Freeware author makes bad decision, gets flayed in absentia

March 31, 2005

I’m sorry, I’ve tried real hard not to comment on this, but it just isn’t working out.

Apparently Matt Mullenweg, the principle author of WordPress, has gotten “caught” taking advantage of’s impressive googlejuice (a pagerank of 8) by placing 120,000 articles or so under the site targetting high value phrases and running contextual advertising. 

Matt’s side of the story, told very briefly since the people who discovered the thing waited until he was out of the country on vacation (something easily learned by visiting his blog for two seconds) to raise a stink, is that he rented the space out to another company that placed the articles and ads.  The money from the space rental was to offset some of the costs of developing and supporting the open-source project.

There was also a rather ham-handed bit of hidden linkage on the main part of the site to get the articles indexed by the search engines.

So did Matt make a bad decision?  Yeah, probably, although I wish I had a nickel for every worse one I made at that age (Matt just turned 21).  Or hell, even in my 40-something dotage.

In reality, the only really stinky part was the hidden linkage—which G apparently used as an excuse to remove the pages.  The rest was certainly taking advantage of the way SEs work, but not really coloring outside the lines.

Of course, if there had been any real blackhat SEO involved, nobody would have ever seen that linkage anyway.

But damn, there sure is a huge amount of high dudgeon among the A-listers.  Of course, a snit and a scandel attracts the traffic, and we all have ads to display, right?

Gimme a break.  If Matt would have been bit more upfront and a bit more cunning, he could have probably made a lot more for the cause, and never caused a ripple.

Look at Technorati for example.  Their much ballyhoo’d new tagging system has gotten them a lot of linkage (we’ll see if it raises their already-7 pagerank when G next updates), with the added bonus that every high dollar contextual ad word that people target generates unique content for them to run their own ads against.  And I haven’t heard anyone yet bitching that there are plenty of ads running on pages like (one of the more notorious high-dollar words) or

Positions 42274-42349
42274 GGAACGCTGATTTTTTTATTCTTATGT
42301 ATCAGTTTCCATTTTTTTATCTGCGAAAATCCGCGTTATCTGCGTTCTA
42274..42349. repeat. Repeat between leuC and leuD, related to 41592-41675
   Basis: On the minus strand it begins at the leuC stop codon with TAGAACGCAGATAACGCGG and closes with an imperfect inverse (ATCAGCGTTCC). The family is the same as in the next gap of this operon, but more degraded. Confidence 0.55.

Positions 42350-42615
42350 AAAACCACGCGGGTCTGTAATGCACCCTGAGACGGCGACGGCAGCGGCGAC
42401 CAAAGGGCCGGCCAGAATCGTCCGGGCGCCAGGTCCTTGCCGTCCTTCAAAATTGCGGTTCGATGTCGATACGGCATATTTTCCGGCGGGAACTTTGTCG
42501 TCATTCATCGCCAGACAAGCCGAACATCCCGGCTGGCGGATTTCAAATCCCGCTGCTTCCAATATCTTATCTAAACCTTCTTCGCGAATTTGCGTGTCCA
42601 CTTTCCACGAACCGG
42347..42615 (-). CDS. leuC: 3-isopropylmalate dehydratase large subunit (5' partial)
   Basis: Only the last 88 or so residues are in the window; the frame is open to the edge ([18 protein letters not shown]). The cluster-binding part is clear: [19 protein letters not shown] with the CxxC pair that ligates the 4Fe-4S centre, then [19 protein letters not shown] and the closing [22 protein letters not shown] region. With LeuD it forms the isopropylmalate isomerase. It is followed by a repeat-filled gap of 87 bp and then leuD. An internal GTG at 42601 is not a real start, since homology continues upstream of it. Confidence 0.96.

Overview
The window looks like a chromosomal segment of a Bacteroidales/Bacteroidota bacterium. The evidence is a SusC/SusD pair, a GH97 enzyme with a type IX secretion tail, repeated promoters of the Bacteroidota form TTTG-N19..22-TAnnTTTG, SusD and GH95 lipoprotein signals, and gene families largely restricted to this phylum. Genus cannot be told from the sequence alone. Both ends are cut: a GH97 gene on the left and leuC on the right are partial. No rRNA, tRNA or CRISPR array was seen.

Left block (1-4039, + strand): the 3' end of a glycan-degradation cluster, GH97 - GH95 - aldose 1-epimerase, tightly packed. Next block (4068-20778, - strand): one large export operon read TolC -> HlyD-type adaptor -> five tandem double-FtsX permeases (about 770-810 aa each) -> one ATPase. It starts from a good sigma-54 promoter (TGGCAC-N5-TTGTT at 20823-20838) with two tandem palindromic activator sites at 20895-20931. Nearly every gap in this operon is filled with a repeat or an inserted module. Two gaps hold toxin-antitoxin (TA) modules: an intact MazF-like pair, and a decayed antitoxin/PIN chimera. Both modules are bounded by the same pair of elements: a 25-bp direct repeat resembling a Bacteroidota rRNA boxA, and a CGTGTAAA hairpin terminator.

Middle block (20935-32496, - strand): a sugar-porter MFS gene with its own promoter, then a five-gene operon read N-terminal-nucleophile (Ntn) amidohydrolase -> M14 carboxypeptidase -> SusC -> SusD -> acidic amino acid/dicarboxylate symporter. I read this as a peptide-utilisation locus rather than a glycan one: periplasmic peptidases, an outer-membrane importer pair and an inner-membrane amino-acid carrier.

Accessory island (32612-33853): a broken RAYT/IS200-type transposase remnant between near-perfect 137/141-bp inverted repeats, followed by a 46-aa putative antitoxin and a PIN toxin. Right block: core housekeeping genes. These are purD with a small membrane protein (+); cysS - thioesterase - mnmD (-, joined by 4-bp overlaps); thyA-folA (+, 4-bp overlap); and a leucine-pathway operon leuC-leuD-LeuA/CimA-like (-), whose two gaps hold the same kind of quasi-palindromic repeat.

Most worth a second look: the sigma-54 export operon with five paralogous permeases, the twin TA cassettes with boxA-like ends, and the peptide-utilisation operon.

So what was Matt guilty of?  As near as I can tell, what he did wrong was mostly being a bit timid about it and leasing the opportunity out to a third party who did things a bit clumsily.  If he’d have put up, let’s say, a WordPress Folksonomy system and thrown ads against it, nobody would have likely blinked.

Of course, now that he’s been properly demonized by the blogogentsia, he’ll be watched carefully to make sure he stays on the straight and narrow.

Sigh.  Cut him some slack, folks. Matt (and Ryan, and everyone else on the WordPress project) has done a hell of a job providing an excellent Open Source system.  No, I don’t run it here, but I do on several other sites, and WordPress 1.5 =rocks=. 

The last thing we need to do is discourage people like this from turning out software like this, and a public beating can go a long ways towards really messing with someone’s attitude.

So he made a mistake.  Who hasn’t?  Give him a break.

For an interesting contrast to the blog-o-sphere’s coverage, be sure to catch the SEO community’s take on all of this over to Threadwatch

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2 Responses to “Freeware author makes bad decision, gets flayed in absentia”

  1. Anna on April 2nd, 2005 10:45 am

    Matt and his peers have given the open source community a product that allows thousands of people to benefit directly. It is too bad that his highest visibility comes from this kind of mistake.

  2. Gaming search engines with Wordpress | K-Squared Ramblings on July 31st, 2005 1:27 pm

    […] Edit: One more perspective on the mess that’s worth reading. […]

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